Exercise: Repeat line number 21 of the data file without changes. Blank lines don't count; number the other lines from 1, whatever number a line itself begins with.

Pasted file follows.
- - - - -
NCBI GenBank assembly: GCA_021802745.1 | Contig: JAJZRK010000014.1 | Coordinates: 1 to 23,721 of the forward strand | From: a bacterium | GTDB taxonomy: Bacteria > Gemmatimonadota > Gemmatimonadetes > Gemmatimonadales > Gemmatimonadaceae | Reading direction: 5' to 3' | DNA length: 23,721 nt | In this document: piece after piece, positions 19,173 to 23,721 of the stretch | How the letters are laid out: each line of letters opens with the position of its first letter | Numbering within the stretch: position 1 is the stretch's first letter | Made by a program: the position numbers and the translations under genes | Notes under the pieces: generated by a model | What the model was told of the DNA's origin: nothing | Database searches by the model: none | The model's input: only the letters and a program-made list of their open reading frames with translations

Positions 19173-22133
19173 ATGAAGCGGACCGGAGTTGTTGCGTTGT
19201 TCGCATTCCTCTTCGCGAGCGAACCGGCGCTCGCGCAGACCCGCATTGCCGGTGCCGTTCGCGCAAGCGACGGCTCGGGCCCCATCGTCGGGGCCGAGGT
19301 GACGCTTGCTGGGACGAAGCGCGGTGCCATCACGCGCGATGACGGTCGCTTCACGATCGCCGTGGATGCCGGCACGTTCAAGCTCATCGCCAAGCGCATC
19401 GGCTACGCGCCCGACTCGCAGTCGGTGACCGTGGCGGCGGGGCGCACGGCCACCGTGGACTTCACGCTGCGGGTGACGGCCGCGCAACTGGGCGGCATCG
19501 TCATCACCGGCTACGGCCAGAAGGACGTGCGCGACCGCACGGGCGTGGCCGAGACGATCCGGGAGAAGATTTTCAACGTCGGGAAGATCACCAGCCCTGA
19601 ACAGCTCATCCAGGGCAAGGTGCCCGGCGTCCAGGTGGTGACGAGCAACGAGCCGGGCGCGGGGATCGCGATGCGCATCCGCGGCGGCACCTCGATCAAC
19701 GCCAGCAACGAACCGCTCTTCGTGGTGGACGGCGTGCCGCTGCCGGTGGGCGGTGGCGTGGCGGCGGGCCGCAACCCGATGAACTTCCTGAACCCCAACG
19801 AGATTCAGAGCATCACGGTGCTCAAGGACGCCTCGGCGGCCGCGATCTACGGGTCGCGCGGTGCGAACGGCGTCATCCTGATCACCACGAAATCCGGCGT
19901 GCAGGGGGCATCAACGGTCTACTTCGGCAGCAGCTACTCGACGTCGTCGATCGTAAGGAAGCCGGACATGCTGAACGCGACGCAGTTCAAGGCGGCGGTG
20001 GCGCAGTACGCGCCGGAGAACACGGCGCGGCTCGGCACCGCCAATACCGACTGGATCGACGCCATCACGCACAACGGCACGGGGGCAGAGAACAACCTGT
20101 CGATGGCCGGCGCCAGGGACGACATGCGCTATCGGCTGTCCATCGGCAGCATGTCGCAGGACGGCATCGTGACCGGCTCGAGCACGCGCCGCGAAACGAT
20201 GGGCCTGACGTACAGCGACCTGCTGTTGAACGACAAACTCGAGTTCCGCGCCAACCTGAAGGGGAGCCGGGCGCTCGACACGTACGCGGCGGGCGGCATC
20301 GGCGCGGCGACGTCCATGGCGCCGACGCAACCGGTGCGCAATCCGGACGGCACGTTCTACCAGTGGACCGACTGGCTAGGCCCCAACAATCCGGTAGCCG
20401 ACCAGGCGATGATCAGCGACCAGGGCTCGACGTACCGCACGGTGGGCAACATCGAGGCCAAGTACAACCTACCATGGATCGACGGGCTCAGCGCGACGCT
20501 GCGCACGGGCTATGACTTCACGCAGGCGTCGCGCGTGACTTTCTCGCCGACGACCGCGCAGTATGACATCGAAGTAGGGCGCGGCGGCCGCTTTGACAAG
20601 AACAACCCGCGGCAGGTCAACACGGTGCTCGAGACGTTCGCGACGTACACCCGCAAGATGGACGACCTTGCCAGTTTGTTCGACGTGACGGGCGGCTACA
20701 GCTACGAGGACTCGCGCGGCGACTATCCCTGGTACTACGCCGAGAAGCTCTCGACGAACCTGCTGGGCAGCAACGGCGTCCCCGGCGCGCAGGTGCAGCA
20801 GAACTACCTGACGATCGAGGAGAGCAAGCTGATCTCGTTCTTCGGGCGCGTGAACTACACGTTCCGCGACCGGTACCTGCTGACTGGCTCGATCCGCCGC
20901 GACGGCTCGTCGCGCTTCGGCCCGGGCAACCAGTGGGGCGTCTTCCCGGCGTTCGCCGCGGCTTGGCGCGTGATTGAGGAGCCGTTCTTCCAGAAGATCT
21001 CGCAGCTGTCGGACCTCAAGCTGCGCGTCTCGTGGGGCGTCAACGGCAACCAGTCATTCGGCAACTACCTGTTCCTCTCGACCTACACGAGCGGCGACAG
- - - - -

20901 GACGGCTCGTCGCGCTTCGGCCCGGGCAACCAGTGGGGCGTCTTCCCGGCGTTCGCCGCGGCTTGGCGCGTGATTGAGGAGCCGTTCTTCCAGAAGATCT